Part of an ongoing series on Baptism In Depth.
An important context for understanding what Baptism is and how the New Testament Church viewed it can be found in the Old Testament types (Greek τύποι, ‘examples’, ‘figures’) which New Testament authors saw to foreshadow Baptism. The two most important types for Baptism which the Apostles themselves understood are the Israelites’ crossing of the Red Sea with Moses, which St. Paul explores in 1 Corinthians 10:1–6, and the miraculous salvation of Noah and his family from the Great Flood, to which St. Peter alludes in 1 Peter 3:18–22.
Paul presents the Israelites’ exodus from Egypt as a type of Christ’s salvation in several respects:
I want you to know, brethren, that our fathers were all under the cloud, and all passed through the sea, and all were baptized into Moses in the cloud and in the sea, and all ate the same supernatural food and all drank the same supernatural drink. For they drank from the supernatural Rock which followed them, and the Rock was Christ. Nevertheless with most of them God was not pleased; for they were overthrown in the wilderness. Now these things are warnings for us, not to desire evil as they did.
Paul sees the manna, “bread from heaven,” and the water from the rock, as symbols of the Eucharist, the “supernatural food and drink” of Christ the Rock’s own Body and Blood (as Christ Himself illustrated in John 6:48–51). In the pillar of cloud which led the Israelites through the desert (Exodus 13:21–22) and the crossing of the Red Sea led by Moses (Exodus 14:15–31), he observes the basic elements of the Sacrament of Baptism — the Holy Spirit and water (cf. Titus 3:5). Paul sees that in their passage through the desert and through the sea, the Israelites were “baptized into Moses” — as in Christian Baptism, we are “baptized into Christ” (Romans 6:3). Just as in the exodus, the Israelites passed from bondage into the Old Covenant, and were bound to Moses and to the Law, so do we, through Baptism, pass from being dead in sin to new life in the New Covenant, and are incorporated into the Body of Christ. (Saint Paul’s Letters to the Corinthians, The Navarre Bible [Dublin; New York: Four Courts Press; Scepter Publishers, 2005], 83.) Baptism, therefore, is a passage, an entrance into the life of Christ. Paul similarly understands Baptism to be “the circumcision of Christ,” initiating us into the New Covenant of Christ as circumcision initiated the Jews into the Abrahamic covenant (Colossians 2:11–14).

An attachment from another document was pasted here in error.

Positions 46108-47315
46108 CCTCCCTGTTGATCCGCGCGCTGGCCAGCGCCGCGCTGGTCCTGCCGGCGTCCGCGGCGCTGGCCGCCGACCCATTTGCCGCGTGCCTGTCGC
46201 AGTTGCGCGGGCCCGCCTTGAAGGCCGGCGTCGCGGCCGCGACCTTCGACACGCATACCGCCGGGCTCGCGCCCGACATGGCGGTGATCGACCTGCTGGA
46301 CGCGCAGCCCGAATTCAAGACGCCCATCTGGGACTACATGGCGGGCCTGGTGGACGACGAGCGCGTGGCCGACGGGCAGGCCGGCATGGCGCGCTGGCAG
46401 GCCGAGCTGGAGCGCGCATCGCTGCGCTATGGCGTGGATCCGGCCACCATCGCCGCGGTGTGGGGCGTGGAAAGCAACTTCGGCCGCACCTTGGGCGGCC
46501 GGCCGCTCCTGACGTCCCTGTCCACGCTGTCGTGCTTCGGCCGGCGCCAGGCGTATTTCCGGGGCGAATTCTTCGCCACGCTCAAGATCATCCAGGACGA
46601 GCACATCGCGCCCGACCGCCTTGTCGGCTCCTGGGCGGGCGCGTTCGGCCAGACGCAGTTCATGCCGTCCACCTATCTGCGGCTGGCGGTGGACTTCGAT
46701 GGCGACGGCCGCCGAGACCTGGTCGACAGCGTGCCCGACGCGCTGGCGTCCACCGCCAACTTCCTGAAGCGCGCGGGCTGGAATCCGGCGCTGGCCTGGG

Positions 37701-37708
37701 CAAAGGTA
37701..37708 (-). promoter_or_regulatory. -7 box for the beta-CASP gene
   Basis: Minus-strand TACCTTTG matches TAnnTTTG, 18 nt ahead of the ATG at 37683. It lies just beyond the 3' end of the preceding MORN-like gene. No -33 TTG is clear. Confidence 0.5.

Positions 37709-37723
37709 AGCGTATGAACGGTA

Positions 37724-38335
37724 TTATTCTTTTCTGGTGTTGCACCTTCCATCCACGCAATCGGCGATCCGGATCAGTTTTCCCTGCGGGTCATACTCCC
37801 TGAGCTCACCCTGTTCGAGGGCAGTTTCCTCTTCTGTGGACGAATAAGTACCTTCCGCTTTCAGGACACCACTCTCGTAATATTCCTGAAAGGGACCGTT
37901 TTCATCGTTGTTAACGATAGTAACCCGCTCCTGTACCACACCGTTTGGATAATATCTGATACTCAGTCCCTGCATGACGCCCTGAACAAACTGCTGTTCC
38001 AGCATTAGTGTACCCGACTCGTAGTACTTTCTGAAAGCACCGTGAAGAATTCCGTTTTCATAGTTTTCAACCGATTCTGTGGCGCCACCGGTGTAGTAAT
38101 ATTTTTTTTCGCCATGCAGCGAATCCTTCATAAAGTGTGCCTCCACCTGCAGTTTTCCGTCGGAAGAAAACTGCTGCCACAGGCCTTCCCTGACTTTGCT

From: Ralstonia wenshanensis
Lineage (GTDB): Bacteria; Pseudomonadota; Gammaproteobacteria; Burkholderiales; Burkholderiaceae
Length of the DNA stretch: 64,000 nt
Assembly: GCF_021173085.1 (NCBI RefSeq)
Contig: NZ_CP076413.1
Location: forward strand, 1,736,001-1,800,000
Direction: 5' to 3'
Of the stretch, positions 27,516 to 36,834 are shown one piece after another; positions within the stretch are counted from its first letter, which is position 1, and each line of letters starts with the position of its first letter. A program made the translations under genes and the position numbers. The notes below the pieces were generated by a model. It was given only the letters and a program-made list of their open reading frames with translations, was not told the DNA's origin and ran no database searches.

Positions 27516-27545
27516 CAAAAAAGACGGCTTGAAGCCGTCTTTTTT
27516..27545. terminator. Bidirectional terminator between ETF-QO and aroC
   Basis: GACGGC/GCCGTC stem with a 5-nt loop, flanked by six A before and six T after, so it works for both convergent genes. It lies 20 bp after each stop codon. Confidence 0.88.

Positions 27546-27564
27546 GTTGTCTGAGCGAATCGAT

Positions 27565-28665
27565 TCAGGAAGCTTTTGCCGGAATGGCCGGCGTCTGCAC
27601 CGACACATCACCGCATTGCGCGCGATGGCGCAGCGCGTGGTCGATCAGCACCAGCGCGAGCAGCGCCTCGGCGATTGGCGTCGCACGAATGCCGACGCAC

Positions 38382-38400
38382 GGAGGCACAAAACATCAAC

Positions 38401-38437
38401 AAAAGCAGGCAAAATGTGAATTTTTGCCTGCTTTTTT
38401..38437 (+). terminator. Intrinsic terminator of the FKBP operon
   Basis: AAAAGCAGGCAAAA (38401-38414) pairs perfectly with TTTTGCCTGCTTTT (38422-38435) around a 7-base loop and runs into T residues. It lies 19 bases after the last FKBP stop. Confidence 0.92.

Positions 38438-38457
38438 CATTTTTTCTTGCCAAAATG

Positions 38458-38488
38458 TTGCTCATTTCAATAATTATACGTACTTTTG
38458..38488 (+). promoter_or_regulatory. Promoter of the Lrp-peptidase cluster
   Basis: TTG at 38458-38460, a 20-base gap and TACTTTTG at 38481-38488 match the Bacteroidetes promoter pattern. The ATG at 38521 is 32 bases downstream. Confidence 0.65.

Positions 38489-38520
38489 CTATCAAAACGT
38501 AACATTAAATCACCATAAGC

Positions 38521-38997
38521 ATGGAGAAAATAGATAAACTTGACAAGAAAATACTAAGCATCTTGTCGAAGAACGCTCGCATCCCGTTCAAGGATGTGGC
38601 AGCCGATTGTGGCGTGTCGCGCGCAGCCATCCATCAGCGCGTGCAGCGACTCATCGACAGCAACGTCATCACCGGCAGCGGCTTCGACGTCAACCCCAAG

Peter similarly understands Baptism to be a passage:
For Christ also died for sins once for all, the righteous for the unrighteous, that he might bring us to God, being put to death in the flesh but made alive in the spirit; in which he went and preached to the spirits in prison, who formerly did not obey, when God’s patience waited in the days of Noah, during the building of the ark, in which a few, that is, eight persons, were saved through water. Baptism, which corresponds to this, now saves you, not as a removal of dirt from the body but as an appeal to God for a clear conscience, through the resurrection of Jesus Christ, who has gone into heaven and is at the right hand of God, with angels, authorities, and powers subject to him. (1 Peter 3:18–22)
Just as the Flood represented death for the great mass of sinful humanity, and Noah’s Ark provided safe passage and salvation for Noah and his family — so Baptism in water represents death to sin and burial with Christ (Romans 6:3-5), and through water we are saved. Baptism now saves us, not as a washing of literal dirt from our bodies, but as a deeper, spiritual cleansing (cf. Ephesians 5:25–27), and an appeal — Greek ἐπερώτημα, a question, request, appeal — but containing the idea of a pledge or commitment (literally συνειδήσεως ἀγαθῆς ἐπερώτημα εἰς θεόν, an appeal to God of or from a clean conscience). These verses may reference and quote from an early baptismal liturgy. (The Catholic Letters, The Navarre Bible [Dublin; New York: Four Courts Press; Scepter Publishers, 2005], 85.)
The imagery represented by both of these types is clear: that of salvation from bondage and death, and a passage into a new life. Next time we will examine how Baptism was practiced in the life of the Early Church — and how this reflects the Apostles’ theological understanding of the Sacrament.